From McNamara to Obama
This too is an era of soaring rhetoric, big plans and boundless self-regard.
by Bret Stephens
Dwight D. Eisenhower famously said that “in preparing for battle I have always found that plans are useless but planning is indispensable.” Robert S. McNamara, who spent many years thinking about the Vietnam War, first as an architect and then as a critic (and getting it wrong on both ends), was a man who believed mainly in plans.
McNamara, who died yesterday at 93, will go down as a cautionary tale for the ages, and perhaps none more than for the Age of Obama. Whatever else distinguishes JFK’s New Frontier or LBJ’s Great Society from Barack Obama’s “New Foundation,” this too is an era of soaring rhetoric, big plans and boundless self-regard, issued by an administration convinced it can apply technocratic, top-down solutions to huge and unpredictable systems — the banking, auto and health-care industries, for instance, or the climate. These are people deeply impressed by their own smarts, the ones for whom the phrase “the best and the brightest” has been scrubbed of its intended irony.
When McNamara — the “Whiz Kid” from Ford — was first named defense secretary, in December 1960, Time magazine gushed that he “reads widely and well (current choices: The Phenomenon of Man, W.W. Rostow’s The Stages of Growth). . . . His mind, says a friend who has seen him in Ann Arbor discussions, ‘is a beautiful instrument, free from leanings and adhesions, calm and analytical.'” Nearly 50 years later, the Associated Press would lead its obituary by describing McNamara as “the cerebral secretary of defense.” In between, David Halberstam — who was for the Vietnam War before he was against it, but that’s another story — wrote that McNamara “symbolized the idea that [the Kennedy administration] could manage and control events, in an intelligent, rational way. Taking on a guerrilla war was like buying a sick foreign company; you brought your systems to it.”
Of course it did not end well. Nor did it end well for McNamara with his next assignment as president of the World Bank, where he hugely increased lending on the theory that more inputs (money, “expertise”) meant better outputs (“development”). Instead, McNamara’s stewardship of the bank helped create the Third World debt crisis, fueled Africa’s descent into chaos, swelled Mobutu’s Swiss bank accounts, and backed the cruel and misbegotten campaign for population control.
A recurring pattern played itself out over the 20 years McNamara spent at the Pentagon and the Bank. Giant troves of quantitative data were collected, analyzed, disaggregated and reassembled. Plans — typically on a five-year timetable — were conceived and then, presumably, executed. He once called the Bank “an innovative, problem-solving mechanism . . . to help fashion a better life for mankind.”
Nobel Prizes in economics would later be awarded for disproving this mechanistic notion of institutions. But no Nobel was required to understand that rationalism isn’t a synonym for reason, much less common sense, or that a planned solution was a workable or desirable solution, or that war or poverty were “problems” in the same sense as, say, a deficit. There was also a human element, which — depending on whom you believe — McNamara either didn’t get or didn’t have.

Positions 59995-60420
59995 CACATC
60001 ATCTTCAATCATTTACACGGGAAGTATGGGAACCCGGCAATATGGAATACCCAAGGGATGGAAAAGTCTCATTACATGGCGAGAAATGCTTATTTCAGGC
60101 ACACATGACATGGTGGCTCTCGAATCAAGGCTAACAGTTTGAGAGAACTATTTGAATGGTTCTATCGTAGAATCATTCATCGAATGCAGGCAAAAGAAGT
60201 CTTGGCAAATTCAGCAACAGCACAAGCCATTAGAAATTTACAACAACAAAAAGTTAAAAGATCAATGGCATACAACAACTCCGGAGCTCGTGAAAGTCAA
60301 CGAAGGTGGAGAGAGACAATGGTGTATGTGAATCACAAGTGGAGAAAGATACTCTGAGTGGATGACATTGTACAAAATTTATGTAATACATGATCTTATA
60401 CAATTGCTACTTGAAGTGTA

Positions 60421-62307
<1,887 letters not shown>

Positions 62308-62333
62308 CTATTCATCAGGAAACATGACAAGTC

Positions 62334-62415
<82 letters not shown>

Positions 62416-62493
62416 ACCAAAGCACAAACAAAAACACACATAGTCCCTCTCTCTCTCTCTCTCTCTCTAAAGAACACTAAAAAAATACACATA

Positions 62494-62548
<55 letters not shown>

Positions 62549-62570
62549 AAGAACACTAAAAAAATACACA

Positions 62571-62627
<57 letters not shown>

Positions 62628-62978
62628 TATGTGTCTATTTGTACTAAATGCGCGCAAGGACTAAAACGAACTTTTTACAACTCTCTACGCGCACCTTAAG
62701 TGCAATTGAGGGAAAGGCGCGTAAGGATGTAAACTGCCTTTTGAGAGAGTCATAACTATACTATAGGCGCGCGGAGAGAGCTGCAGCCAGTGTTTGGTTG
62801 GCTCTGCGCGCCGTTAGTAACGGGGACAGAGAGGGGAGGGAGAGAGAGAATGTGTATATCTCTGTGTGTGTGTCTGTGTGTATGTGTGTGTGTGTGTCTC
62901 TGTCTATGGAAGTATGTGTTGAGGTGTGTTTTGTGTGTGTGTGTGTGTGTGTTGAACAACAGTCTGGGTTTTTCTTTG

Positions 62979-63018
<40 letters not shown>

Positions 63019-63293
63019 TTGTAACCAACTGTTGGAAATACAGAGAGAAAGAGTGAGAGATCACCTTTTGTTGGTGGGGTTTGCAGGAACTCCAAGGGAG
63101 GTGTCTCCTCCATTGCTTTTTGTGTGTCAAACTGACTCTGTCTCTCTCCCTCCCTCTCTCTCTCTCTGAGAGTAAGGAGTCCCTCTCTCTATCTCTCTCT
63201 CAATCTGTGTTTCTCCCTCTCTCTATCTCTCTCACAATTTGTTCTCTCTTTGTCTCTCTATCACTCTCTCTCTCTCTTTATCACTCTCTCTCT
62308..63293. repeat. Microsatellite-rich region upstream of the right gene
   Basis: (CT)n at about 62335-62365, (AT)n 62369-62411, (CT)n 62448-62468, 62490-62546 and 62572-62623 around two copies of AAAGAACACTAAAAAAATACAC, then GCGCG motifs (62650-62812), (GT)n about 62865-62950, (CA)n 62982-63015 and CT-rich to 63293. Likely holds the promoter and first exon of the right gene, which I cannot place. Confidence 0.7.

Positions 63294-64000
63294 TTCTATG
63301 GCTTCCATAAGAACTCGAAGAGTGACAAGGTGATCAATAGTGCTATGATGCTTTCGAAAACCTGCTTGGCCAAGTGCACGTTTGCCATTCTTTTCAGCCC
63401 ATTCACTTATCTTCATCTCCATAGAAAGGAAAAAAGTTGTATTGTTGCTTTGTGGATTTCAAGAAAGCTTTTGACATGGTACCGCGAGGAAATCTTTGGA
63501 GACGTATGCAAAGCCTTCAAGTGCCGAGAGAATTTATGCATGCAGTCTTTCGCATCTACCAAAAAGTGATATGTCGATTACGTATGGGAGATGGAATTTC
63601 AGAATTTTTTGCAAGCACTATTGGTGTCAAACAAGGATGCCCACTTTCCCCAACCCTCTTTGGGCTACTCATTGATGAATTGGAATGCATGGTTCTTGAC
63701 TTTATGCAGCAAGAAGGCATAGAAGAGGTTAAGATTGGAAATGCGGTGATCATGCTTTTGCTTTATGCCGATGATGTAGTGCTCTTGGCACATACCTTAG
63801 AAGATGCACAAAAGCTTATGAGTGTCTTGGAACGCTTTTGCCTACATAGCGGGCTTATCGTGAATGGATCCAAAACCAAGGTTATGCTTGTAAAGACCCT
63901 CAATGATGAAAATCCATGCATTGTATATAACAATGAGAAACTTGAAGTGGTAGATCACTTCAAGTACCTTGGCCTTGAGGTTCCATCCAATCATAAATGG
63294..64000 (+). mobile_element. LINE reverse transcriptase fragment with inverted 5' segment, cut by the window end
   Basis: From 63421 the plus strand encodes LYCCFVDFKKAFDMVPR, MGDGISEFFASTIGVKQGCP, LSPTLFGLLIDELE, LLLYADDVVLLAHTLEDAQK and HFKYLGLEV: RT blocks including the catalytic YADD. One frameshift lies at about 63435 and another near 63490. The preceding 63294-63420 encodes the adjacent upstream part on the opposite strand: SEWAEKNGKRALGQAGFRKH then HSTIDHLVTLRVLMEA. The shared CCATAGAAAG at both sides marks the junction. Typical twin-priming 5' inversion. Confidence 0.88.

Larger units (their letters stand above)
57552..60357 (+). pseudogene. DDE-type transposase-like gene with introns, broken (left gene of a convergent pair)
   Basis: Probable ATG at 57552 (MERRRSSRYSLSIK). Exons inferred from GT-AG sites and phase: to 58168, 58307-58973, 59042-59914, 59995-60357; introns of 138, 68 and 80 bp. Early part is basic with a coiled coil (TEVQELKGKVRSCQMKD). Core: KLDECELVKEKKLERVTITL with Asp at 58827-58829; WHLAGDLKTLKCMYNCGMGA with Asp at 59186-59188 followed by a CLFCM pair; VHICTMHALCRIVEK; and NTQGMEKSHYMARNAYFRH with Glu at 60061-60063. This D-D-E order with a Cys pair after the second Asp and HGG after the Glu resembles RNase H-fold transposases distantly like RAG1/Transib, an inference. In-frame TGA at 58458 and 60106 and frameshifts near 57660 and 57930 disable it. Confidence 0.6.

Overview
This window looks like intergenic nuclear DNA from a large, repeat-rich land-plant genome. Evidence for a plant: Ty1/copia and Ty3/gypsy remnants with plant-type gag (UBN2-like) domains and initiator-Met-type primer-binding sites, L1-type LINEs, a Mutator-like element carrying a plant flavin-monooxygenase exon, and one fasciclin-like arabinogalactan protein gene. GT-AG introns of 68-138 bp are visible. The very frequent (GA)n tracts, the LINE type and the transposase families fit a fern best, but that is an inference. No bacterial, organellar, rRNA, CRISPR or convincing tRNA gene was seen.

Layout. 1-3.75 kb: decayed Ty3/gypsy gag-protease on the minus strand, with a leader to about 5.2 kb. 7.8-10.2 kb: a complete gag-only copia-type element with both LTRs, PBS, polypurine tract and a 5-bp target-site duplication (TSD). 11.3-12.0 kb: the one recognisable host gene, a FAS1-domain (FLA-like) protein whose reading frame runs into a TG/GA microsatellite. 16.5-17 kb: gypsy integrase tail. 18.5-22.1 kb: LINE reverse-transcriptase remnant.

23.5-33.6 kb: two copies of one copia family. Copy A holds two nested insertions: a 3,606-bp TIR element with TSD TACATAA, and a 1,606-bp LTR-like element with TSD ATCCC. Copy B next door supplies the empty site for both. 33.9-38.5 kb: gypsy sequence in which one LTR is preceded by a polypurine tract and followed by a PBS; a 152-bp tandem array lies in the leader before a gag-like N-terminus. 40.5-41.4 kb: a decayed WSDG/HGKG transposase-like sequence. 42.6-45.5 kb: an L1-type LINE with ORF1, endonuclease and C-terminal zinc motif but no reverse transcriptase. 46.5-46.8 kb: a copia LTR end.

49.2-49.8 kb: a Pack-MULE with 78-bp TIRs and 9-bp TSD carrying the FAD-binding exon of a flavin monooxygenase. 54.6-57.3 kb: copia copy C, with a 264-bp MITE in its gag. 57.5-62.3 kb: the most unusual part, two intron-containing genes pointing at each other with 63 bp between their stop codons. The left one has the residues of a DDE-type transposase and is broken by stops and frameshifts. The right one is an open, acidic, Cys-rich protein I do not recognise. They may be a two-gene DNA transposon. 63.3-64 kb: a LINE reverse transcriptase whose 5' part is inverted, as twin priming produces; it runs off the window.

None of this is to say that Vietnam was “unwinnable,” the liberal nostrum in which the late McNamara took comfort, or that poverty is unbeatable. On the contrary, hundreds of millions of people have worked their way out of poverty — no thanks to the World Bank — while a war that only three years ago was deemed unwinnable now looks very nearly won.
But all that happened only after the Planners gave way to what development economist William Easterly has called the “Searchers.” As Mr. Easterly writes in his book “The White Man’s Burden,” “a Planner thinks he already knows the answers; he thinks of poverty as a technical engineering problem that his answers will solve. A Searcher admits he doesn’t know the answers in advance; he believes that poverty is a complicated tangle of political, social, historical, institutional, and technological factors. A Searcher hopes to find answers to individual problems only by trial and error experimentation. A Planner believes outsiders know enough to impose solutions.”
So, from Chile to Taiwan, economic progress only came about when national governments junked the whole idea of the planned economy. So, too, in Iraq, America’s fortunes only changed when the Bush administration went from sticking to a concept (“light footprint”), to searching, and finding, an answer in the surge, which combined new counterinsurgency tactics with sensitivity to local conditions. The U.S. might have won in Vietnam, too, if it had sooner discarded McNamara’s concept of gradualism and gone after North Vietnam’s center of gravity — its dependence, via Haiphong harbor, on the resupply of Soviet arms.
Now that’s old history. But the mentality of the planner remains alive and well in Washington today, along with the aura of cool intellectual certainty. Barack Obama might take a close look at McNamara’s obituaries and note that he, too, is the whiz kid of his day.